The revised air intake called for some changes to the engine. I removed the upper parts of the kit intake on both halves of the engine and then glued them together. The angle at which the resin intake met with the kit parts was a little off – so I fashioned some filler pieces from 20 thou card and created the right angle for the intake to meet up with the fairing opening. Once again no lugs were provided for attachment, so I installed two metal pins into the base of the resin part and drilled corresponding holes in the engine. After yet more finessing it line up nicely with the fairing. Another headache loomed in the form of the lower radiator. My references from the excellent Model Graphics Pit Walk No1 indicated that the main and lower radiator plumbing was different to that in the transkit: the resin part was roughly cast and looked too big – so I used the Tamiya example and modified the kit pump housing using solder and heat shrink tubing for the pipework. This was a bit of an hit and miss affair – without a proper locating lug for the radiator, much of it was down to test fitting and head-scratching to get it right. I decided to do yet another test fit; this time with the engine and intake in place. I set up a spare set of forks onto the frame and immediately found the intake fouled the forks – preventing them from turning. After correcting this problem I ventured further and assembled the bike’s main components; the swing arm with rear wheel, chain, brake discs, front wheel and fairing. After several weeks of work, I finally had a model that was ready for paint. (Pic 5,6,7)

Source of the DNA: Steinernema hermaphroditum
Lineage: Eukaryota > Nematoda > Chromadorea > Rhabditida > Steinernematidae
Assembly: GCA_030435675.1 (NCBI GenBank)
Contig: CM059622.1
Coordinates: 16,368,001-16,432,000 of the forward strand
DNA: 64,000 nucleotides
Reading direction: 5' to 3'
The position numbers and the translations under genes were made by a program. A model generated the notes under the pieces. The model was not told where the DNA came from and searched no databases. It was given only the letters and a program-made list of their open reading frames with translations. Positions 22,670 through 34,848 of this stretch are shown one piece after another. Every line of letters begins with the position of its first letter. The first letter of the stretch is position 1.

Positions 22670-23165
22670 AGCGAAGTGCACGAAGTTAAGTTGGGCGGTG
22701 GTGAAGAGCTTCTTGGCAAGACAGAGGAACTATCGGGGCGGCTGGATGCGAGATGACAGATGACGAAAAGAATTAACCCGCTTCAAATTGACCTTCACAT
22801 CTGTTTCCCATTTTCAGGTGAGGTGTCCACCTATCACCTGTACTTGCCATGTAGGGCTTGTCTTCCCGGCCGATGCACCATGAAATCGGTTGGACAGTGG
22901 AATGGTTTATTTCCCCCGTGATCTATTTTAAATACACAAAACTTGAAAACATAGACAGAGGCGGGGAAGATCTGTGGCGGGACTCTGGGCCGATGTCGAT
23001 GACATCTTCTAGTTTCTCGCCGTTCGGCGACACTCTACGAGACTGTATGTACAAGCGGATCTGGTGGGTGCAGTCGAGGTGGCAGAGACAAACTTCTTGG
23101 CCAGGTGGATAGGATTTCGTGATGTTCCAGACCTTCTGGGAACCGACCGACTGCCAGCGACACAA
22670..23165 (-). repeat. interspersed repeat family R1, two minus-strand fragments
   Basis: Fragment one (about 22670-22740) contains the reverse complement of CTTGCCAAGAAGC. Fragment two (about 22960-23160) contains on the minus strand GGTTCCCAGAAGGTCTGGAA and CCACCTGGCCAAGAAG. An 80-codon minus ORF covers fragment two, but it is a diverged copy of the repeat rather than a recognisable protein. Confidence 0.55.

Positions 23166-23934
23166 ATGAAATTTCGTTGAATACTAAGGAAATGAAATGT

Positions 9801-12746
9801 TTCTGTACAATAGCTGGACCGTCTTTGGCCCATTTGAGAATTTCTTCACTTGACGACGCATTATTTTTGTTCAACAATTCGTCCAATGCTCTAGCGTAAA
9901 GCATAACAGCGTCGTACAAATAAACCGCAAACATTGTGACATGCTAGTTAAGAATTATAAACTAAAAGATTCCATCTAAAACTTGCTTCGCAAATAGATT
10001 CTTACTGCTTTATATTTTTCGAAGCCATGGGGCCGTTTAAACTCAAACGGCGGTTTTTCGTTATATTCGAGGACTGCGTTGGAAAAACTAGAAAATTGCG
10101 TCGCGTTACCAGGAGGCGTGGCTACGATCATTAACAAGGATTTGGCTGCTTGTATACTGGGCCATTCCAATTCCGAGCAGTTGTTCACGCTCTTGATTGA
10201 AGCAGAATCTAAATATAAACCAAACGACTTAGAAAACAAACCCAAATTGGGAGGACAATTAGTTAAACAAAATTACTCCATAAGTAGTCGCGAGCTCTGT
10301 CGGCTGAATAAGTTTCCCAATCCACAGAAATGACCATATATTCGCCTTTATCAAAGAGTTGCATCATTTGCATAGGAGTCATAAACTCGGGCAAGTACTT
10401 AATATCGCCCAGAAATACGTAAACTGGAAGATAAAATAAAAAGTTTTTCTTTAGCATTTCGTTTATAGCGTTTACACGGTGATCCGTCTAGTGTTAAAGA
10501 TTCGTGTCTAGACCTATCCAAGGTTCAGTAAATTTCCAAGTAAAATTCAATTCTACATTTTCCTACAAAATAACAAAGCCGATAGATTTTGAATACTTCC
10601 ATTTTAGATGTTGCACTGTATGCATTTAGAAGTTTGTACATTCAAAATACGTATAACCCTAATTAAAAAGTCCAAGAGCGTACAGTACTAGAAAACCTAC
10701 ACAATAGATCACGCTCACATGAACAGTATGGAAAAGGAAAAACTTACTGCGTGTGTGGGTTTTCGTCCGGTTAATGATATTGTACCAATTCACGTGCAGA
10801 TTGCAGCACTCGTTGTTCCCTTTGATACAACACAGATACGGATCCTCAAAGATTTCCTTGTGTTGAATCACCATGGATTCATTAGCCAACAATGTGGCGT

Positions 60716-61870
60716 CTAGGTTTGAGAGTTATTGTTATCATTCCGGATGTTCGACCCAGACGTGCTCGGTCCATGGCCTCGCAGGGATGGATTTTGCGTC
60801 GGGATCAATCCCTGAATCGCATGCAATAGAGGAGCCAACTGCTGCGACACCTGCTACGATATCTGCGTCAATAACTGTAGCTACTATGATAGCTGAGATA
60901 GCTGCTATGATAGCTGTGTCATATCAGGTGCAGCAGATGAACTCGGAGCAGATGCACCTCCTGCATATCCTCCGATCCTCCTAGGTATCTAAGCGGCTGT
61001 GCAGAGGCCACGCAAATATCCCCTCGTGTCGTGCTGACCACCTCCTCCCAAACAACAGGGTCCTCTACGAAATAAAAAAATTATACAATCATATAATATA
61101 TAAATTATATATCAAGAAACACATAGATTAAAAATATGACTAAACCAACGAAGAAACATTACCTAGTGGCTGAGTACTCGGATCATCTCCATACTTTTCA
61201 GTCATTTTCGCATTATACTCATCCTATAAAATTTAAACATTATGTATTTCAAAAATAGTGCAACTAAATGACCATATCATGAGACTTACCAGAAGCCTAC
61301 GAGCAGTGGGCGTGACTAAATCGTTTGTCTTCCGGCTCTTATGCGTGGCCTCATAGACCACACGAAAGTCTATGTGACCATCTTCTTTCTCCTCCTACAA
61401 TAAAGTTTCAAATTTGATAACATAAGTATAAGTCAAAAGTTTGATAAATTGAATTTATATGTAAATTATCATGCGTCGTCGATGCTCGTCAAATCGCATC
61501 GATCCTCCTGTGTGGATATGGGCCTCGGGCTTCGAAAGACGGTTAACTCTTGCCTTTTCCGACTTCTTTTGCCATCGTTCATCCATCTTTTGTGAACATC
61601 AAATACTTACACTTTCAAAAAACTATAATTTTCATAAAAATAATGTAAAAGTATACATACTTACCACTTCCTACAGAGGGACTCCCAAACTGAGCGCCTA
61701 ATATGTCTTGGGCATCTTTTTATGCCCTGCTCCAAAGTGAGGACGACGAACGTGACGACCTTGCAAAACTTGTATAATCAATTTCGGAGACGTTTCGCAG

My experiences at this point lead me to believe the Renaissance kit was no different than many other resin kits – in need of fine tuning to get the parts to become one, but worth the effort, as I now had, after many hours of toil, the beginnings of a 2001 NSR500 Honda.